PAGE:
KTRH Local Houston and Texas News

KTRH Local Houston and Texas News

KTRH-AM covering local news from Houston and across Texas.


Breaking Point: Businesses Face Soaring Thefts and Burglaries

Soaring crime is a continuing problem in Houston and around the country. But it's not just violent crime like murders and armed robberies on the rise. So-called "property crimes" like burglary and theft have seen a huge increase in the past couple of years, so much that business owners are resorting to desperate means to defend themselves. Some stores are locking up entire sections, while one Houston restaurant owner has been sleeping in his business after multiple break-ins.

The numbers don't lie. Target alone reported a 50% increase in shoplifting last year, leading to $400 million in losses. Overall, the National Retail Federation says retail theft cost businesses $94.5 billion last year. As for what's behind these staggering numbers, critics say it's fairly simple---liberal, soft-on-crime policies.

Andy Kahan, director of victims services for Houston Crime Stoppers, says the problem starts with calling thefts and burglaries "property crimes." "Because they're labeled as non-violent, (offenders) get in and out of jail quickly," he tells KTRH. "So even if they are caught and even if they are convicted, they're not going to get a lengthy prison sentence."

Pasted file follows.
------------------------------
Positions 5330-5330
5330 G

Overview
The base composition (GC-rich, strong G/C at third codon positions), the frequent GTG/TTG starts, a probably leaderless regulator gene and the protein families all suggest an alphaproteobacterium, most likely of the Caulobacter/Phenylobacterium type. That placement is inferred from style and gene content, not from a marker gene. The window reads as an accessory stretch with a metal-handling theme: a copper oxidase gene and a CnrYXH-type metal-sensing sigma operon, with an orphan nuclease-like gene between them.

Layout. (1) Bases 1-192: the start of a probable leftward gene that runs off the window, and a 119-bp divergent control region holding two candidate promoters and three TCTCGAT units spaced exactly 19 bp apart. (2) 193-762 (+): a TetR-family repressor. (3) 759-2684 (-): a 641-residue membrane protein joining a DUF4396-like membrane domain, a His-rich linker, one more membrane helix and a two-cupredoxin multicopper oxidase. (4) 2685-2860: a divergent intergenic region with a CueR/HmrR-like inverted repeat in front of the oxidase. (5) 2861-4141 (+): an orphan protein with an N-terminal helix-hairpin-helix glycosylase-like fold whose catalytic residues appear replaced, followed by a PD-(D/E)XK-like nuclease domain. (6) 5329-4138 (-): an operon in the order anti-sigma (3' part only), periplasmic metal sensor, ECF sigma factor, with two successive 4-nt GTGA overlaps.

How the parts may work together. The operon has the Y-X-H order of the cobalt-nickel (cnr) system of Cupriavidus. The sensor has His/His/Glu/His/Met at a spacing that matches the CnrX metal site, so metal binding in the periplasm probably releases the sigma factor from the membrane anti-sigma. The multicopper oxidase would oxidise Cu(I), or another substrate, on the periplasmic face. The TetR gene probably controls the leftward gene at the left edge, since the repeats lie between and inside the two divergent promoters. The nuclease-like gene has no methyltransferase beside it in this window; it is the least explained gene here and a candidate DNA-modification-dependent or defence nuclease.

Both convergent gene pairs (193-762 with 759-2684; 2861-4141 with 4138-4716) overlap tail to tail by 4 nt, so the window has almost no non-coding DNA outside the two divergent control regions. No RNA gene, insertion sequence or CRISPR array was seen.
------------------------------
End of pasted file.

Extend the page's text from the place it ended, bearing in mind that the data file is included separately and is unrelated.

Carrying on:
"That's why when you go into stores, you see sections that are locked up," Kahan continues. "Simply because people just come in and steal, and they know nothing is going to happen to them."

Kahan and Crime Stoppers have repeatedly advocated for stronger punishment to act as a deterrent to property crimes. "We've got to start putting some teeth into the penalties against offenders who commit these types of crimes," he says. "And the message has to get out."

These crimes also cost honest customers, who end up having to shop for locked merchandise or pay higher prices. One report found nearly half of small businesses said they raised prices last year due to shoplifting losses.

"Right now, it's simple economics---risk versus reward," says Kahan. "There is very little risk for offenders who commit property crimes, and obviously there is a lot of rewards."

Photo: Getty Images North America

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